Like much of the Canadian interior, Whitecourt was once under part of a massive inland sea. This was during a period of global warming that happened millions of years ago. Ancient riverbanks left high ridges that are visible today, most notably Shining Bank ridge to the west at 3,800 feet, and the House Mountain uplands to the east at 3,850 feet.

The earliest group of people thought to have inhabited the area were the Clovis people. Artifacts have been found north and south of Whitecourt, along their migration corridor, that are about 11,500 years old. Dunvegan and Drayton Valley are two of the places in Alberta where such spear points have been found. A different people, referred to as the Folsoms, may also have hunted in the area. The names of these peoples are taken from the locations where artifacts documenting their existence were first found in the U.S.

The next known inhabitants of the area were the Beaver peoples, or the Tsattine. Whitecourt’s Beaver Creek is thought by some to be named after them.

Something to keep in mind regarding the names of various native peoples is that their nationalities were often different names, depending on which other Native nation you talked to. Sometimes the Europeans documented the name of a tribe according to how they were described by a hostile neighbouring tribe.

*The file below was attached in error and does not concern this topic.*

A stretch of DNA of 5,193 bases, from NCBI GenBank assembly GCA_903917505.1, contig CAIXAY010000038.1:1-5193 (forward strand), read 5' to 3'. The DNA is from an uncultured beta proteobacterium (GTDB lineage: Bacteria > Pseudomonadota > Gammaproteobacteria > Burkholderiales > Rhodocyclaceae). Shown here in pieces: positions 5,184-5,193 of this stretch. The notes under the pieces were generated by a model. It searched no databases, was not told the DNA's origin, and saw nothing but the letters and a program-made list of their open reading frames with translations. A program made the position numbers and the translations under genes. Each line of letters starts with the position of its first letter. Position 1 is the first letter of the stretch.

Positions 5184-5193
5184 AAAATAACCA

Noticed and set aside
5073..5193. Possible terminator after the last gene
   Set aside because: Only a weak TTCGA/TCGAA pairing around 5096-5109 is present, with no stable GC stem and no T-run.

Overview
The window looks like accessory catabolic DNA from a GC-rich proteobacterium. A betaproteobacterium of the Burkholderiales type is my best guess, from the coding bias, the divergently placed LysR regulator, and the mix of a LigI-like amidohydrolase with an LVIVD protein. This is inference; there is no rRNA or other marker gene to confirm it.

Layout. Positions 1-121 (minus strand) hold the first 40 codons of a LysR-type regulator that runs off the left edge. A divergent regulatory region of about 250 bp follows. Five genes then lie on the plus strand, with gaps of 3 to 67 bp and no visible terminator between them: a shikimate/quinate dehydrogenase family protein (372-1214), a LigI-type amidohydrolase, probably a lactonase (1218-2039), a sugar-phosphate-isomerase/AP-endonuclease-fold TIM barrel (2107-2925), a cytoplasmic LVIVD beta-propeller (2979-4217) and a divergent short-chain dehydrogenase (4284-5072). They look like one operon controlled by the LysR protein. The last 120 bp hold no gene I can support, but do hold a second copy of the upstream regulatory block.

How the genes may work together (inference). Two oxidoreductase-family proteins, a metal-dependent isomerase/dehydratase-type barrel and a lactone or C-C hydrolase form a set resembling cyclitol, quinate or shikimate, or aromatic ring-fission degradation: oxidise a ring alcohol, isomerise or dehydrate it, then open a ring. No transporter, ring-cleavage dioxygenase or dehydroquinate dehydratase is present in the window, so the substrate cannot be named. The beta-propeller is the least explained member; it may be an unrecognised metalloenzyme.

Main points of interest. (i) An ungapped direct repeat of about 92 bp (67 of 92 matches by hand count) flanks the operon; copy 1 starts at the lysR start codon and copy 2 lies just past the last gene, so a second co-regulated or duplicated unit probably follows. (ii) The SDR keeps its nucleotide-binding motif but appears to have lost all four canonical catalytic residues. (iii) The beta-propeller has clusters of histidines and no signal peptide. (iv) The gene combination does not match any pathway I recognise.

The Beavers were forced back to northern Alberta by invading Crees and their Assinboine allies. These peoples had moved west as the fur trade expanded, and were aided in their conquest by the European firearms that they had traded for. The Assinboine had left the Yankton Dakotas, a Sioux people, to migrate northward, before allying with the Cree and pushing westward. The Assinboine were known to some as the Stoneys, apparently for the stones they heated for food preparation.

Around 1782, the Beaver and Cree/Stoney alliance ended their war through a truce at Peace Point. The Beaver Indian River became known thereafter as the Peace River to Europeans and Natives alike. Whitecourt was known at this time as Sagitawah, Cree for ‘where the rivers meet’.

The famed European Palliser Expedition commented on seeing a Stoney, or Assinboine, encampment a few miles east of the confluence of the McLeod and Athabasca rivers in 1859. This would be just past the present day site of the Graham Acres baseball facilities. Woodlands Cree shared the area with their Stoney allies.

Native trail systems networked the Whitecourt locality with other places and were later utilized by early settlers. The old Cree war trail crosses Highway 43 near Sangudo, while the Beaver trail led from Carson Lake up into Peace River country.

There was a short period of relative peace and prosperity for Natives, helped by European technology and efforts at establishing peace between warring nations; (when the European nations weren’t warring among themselves). However, the cost for these improvements eventually proved devastating for the Native Nations. Smallpox epidemics came to the west. Around 1782, 1837 and 1869, the Cree and Stoneys lost as many as 90% of some communities to this disease. This was followed by the near extinction of the buffalo in the late 1870’s, so that famine followed disease.